The evacuation plan was never implemented. Protesters — and individuals not associated with protests — set fires and broke down storefronts mainly along Lake St. in Minneapolis and University Ave. in St. Paul. Those monitoring the situation at Macalester did not see any serious threats close enough to campus to merit evacuation

But the experience of having unrest erupt without having a plan in place is not one that Lief wants to repeat. 

“The last thing we want to have happen is… to not have learned the lessons that we should have learned from that situation,” Lief said. “That’s also feeding into this.”

While planning for election day safety is unique to this year, it’s not unique to Macalester — the IMT is in touch with other colleges that are drafting safety plans for election day. Lief said that Macalester’s insurance company, United Educators, has also shared a pamphlet with campuses outlining safety steps to take ahead of Nov. 3. 

While Lief said that the plan is not meant to cause any panic, he hopes that students take the IMT’s tips for preparation seriously. 

“I don’t think anybody should be living in a state of anxiety or dread that something’s going to happen tomorrow night, but it’s really important that people think about this ahead of time,” Lief said. “We’ve already seen what has happened in the Twin Cities and in other metro areas around the country, and so doing a little bit of pre-planning and preparation goes a long way.” 

One aspect of the plan that students have questioned is the advice to call 911 — all emails instructed students to call the police if they are in danger, and the email to off-campus students added that people should call 911 to “report violence, looting, or other law breaking.”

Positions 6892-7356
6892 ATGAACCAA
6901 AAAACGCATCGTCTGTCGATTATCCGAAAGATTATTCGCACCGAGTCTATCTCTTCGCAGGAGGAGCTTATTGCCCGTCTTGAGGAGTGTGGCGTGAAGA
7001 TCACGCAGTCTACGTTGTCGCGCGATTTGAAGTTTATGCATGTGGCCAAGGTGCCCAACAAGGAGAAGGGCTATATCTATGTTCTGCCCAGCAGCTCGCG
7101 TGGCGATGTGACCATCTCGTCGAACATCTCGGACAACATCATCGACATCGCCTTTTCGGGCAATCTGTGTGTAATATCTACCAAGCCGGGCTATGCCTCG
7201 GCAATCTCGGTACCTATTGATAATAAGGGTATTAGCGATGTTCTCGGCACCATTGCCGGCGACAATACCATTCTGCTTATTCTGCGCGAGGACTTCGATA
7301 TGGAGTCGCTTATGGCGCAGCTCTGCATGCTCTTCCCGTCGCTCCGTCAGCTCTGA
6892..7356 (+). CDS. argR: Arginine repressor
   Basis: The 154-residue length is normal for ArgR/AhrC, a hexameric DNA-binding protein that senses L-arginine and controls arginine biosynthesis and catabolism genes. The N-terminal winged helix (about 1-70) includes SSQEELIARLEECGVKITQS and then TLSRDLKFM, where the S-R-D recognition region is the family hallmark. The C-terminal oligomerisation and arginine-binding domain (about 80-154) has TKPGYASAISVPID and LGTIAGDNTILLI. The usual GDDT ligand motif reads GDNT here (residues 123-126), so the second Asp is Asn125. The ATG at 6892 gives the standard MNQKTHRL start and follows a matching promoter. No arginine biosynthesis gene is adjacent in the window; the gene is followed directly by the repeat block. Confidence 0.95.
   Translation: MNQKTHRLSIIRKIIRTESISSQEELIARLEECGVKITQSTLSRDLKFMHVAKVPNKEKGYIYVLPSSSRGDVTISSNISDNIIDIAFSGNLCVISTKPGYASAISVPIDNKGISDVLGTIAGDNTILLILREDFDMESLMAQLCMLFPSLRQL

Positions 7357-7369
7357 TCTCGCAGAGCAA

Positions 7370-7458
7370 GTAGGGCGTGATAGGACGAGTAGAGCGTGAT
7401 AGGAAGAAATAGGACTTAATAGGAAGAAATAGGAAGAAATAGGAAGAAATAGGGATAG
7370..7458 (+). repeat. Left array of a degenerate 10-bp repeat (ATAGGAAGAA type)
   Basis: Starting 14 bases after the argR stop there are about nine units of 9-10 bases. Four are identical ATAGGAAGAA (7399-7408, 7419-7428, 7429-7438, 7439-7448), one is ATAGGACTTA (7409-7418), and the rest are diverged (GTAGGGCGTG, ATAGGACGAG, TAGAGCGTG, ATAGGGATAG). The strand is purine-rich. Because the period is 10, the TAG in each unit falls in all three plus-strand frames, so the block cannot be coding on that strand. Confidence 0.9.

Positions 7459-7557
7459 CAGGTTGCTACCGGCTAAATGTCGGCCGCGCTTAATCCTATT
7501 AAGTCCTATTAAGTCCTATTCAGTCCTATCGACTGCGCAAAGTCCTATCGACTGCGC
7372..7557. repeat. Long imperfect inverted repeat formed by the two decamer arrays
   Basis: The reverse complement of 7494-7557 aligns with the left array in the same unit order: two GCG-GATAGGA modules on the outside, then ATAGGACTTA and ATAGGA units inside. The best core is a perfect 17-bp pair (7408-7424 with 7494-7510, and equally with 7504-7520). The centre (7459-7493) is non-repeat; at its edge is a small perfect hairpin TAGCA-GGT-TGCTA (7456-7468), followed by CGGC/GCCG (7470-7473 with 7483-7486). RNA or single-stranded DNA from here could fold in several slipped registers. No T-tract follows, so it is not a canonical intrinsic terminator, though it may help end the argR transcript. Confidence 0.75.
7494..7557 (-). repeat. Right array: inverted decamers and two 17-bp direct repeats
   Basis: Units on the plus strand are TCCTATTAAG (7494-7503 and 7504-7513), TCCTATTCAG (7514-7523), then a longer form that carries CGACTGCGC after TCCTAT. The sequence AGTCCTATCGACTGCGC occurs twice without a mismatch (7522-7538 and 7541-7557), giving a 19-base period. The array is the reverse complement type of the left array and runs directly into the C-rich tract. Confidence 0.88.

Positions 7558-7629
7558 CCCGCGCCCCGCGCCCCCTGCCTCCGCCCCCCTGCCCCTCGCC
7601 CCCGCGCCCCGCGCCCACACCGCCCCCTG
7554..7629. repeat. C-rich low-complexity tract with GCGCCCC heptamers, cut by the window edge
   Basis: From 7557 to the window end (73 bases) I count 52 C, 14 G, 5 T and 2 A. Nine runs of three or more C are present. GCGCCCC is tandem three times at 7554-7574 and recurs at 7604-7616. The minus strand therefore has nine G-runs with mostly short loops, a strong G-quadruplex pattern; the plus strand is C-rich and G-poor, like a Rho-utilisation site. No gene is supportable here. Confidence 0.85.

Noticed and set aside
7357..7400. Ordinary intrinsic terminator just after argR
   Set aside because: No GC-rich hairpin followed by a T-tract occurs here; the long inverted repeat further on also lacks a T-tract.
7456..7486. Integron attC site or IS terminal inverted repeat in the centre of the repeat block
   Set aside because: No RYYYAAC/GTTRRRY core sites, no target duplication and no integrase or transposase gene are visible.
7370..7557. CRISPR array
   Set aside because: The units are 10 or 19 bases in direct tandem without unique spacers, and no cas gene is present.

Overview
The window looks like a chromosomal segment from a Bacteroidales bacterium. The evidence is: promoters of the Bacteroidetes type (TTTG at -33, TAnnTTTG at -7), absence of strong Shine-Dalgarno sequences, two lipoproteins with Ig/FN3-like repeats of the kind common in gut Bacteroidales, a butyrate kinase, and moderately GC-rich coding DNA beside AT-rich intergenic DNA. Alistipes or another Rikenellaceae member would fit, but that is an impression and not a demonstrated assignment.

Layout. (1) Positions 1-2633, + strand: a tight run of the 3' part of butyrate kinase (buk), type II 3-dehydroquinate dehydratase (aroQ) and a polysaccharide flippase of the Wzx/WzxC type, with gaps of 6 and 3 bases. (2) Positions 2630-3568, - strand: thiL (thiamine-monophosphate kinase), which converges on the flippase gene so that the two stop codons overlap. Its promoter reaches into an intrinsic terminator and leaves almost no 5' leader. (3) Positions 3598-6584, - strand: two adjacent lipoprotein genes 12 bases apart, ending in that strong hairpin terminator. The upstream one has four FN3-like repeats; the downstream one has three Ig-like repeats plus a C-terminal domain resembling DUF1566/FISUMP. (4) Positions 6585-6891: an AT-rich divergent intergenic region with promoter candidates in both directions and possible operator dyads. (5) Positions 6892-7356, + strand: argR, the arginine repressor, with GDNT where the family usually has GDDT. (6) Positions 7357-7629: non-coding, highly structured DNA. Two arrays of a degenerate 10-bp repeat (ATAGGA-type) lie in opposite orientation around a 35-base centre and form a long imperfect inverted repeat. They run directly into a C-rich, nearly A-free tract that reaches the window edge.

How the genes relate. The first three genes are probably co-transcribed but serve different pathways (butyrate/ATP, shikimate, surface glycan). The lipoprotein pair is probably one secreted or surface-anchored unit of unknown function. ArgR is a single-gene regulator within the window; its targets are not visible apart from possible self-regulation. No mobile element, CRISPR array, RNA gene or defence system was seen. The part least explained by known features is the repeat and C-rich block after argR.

Over the past several months of ongoing Black Lives Matter protests against police brutality, attitudes towards police have chilled. A number of Macalester students have been active and vocal in the movement to divest from and abolish the police.

Lief said that the IMT discussed this reality, but ultimately decided that omitting 911 from the safety plan would be “irresponsible.”

“I’m sensitive to the feelings out there… but the reality is that they are the ones who are charged with responding to these kinds of incidents,” Lief said. “I would ask, what is the alternative? If you’re a student living off campus and you feel like you’re threatened, that’s the option.”

In response to this advice, Adar Kamholtz-Roberts ’21 posted a thread of police alternatives on Twitter. Macalester students shared the resources widely on social media. 

Lief said the IMT did not believe calling 911 would pose a risk to the students making the call. 

“Generally it’s not the person calling 911 requesting help that has run into issues in these situations, so I don’t feel like we’re giving people advice where we’re putting them in imminent harm,” Lief said. 

Lief emphasized that the plan is meant to be a precaution, not an indicator of what the IMT believes will happen. 

“It’s just truly about being prepared for the worst, and likely it will be an effort that is not needed, but if you don’t do it ahead of time and you don’t ask people to prepare, it’s too late when things break the wrong way.”